The university uses a learning model introduced by the U.S. military. "The aim is to produce a professional-level pilot," Macchiarella says. Students learn through traditional coursework, as well as through the use of simulators. Inside the Line-Oriented Flight Training (LOFT) simulator, they fly complex virtual missions that involve other aircraft and realistic situations, such as a forest fire or an oil spill at sea. Students only occasionally fly actual aircraft, and that takes place in restricted areas. "Because of current FAA restrictions, we are on a very tight leash," he explains.

At Unmanned Vehicle University, which offers a certificate program as well as bachelor's and master's degrees for operating and flying UAVs (the school is currently developing a doctorate of science program as well), the emphasis is on lectures, videos, PowerPoint presentations, and time in a flight simulator. Students plug a handheld UAV controller into the USB port of a computer and use software to manipulate a vehicle. "It's actually more difficult to fly the simulator than an actual UAV. When you master the simulator, you are a competent pilot," Slaughter says. He adds that young people who have grown up with video games often possess the right skills for operating commercial drones.

However, four-year universities and specialty schools are not the only places offering UAV instruction and degrees. Central Oregon Community College (COCC) offers an associate's degree related to UAVs, and aviation program director Karl Baldessari (once a U.S. Coast Guard pilot) sees rapidly growing interest in the field. "About three years ago, we began exploring the idea of providing coursework revolving around the commercial use of unmanned aerial systems. We are already seeing job opportunities pop up and significant interest in the field," he says. "Once the FAA lays down guidelines, the industry is poised for enormous growth."

COCC uses a simulator developed by Boeing subsidiary Insitu, which closely replicates real-world conditions. More than 90% of the training takes place behind the console. Instructors assign students missions, which they embark on while sitting in a simulator located in a trailer. "Flying a drone is a robotic and virtual process, so in this scenario, a simulator provides a realistic experience and the learning necessary to operate a UAV in the real world," Baldessari says. The simulator and related programs undergo constant updates and tweaks, he says, adding, "When the FAA finalizes its guidelines, the program will undergo further changes."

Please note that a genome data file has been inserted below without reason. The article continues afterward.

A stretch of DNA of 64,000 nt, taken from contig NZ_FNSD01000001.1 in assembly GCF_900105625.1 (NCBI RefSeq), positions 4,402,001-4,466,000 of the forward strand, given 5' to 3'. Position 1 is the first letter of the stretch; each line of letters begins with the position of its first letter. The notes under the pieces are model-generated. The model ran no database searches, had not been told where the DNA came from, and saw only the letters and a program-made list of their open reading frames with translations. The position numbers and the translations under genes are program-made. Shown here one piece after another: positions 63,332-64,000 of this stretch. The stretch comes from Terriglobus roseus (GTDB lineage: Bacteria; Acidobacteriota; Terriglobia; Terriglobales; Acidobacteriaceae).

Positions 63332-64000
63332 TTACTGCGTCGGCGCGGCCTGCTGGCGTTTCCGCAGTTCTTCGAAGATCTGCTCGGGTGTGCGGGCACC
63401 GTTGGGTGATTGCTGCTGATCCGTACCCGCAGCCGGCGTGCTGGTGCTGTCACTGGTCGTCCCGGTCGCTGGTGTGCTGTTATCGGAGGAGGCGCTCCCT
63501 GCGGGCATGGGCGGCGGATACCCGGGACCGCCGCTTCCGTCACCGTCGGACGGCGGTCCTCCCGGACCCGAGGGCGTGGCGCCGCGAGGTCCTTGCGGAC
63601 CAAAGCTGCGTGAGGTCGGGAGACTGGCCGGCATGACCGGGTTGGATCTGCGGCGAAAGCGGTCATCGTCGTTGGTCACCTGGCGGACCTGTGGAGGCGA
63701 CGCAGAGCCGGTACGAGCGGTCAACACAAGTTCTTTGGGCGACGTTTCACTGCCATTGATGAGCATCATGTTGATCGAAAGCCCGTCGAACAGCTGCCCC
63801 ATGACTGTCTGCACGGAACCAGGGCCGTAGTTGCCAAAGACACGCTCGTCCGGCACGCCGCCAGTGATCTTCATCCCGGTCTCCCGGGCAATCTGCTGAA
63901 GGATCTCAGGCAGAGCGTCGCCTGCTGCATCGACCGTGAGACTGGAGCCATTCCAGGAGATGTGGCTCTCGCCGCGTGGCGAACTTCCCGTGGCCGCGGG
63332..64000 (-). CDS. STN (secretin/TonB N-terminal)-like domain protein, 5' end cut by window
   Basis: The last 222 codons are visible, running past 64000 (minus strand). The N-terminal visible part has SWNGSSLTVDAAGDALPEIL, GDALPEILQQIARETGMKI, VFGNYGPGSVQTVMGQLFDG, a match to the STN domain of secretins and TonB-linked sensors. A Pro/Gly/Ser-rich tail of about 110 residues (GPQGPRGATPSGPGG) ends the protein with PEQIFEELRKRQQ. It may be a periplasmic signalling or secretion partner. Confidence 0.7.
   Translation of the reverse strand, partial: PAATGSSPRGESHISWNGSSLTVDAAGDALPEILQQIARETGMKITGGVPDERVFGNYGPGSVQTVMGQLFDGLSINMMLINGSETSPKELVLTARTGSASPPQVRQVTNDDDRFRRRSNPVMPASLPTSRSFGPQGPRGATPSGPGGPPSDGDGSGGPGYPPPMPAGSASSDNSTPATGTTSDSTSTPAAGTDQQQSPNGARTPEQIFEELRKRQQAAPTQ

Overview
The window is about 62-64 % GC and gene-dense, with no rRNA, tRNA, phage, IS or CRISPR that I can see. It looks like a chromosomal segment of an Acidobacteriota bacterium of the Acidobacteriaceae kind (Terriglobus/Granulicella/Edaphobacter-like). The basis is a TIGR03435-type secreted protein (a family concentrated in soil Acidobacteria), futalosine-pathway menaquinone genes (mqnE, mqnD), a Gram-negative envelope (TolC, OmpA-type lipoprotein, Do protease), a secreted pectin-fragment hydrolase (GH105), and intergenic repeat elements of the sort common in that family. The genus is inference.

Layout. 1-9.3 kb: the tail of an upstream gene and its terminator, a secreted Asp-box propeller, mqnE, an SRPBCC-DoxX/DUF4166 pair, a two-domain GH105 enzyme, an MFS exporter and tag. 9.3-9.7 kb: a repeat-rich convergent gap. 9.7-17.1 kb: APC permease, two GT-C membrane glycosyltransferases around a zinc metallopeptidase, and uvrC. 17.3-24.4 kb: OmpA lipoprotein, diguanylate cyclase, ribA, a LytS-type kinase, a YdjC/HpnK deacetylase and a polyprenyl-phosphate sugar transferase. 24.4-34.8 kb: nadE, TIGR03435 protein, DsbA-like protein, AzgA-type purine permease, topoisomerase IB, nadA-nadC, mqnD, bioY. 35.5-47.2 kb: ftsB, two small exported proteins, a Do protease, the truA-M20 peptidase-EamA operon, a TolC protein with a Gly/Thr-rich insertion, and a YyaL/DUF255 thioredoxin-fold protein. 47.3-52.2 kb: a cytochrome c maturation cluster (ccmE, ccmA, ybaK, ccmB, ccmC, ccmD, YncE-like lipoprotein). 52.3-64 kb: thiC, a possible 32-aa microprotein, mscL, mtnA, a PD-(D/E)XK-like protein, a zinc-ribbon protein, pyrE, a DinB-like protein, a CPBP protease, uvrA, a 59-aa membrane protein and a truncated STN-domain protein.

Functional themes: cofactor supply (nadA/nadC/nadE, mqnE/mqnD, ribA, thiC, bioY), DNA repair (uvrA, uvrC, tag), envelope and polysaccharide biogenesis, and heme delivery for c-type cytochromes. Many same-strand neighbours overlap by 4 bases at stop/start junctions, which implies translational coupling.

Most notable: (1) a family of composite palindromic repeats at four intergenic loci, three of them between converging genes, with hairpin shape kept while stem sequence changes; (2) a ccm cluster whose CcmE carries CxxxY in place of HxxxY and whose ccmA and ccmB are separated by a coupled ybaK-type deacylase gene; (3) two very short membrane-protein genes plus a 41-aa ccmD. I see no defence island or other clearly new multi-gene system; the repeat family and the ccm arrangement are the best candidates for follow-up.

The Future Unfolds

Over the next few years, Slaughter and others see UAS instruction emerging as a standard part of college curricula. Schools are anxiously awaiting final rules and licensing requirements for commercial drone operators--including whether the FAA will require a commercial pilot license in order to operate unmanned commercial vehicles and, if so, what shape and form such a license will take. Also not clear is what certification standards, if any, will appear. The European Union and various other countries also are grappling with many of the same issues.

Says Baldessari, "There are a lot of questions about rules and restrictions, and safety and other issues related to airspace. These will be sorted out over time. The bottom line is that UAS is emerging as a viable new field and it's critical to train people how to manage and fly these aircraft."

Samuel Greengard is an author and journalist based in West Linn, OR.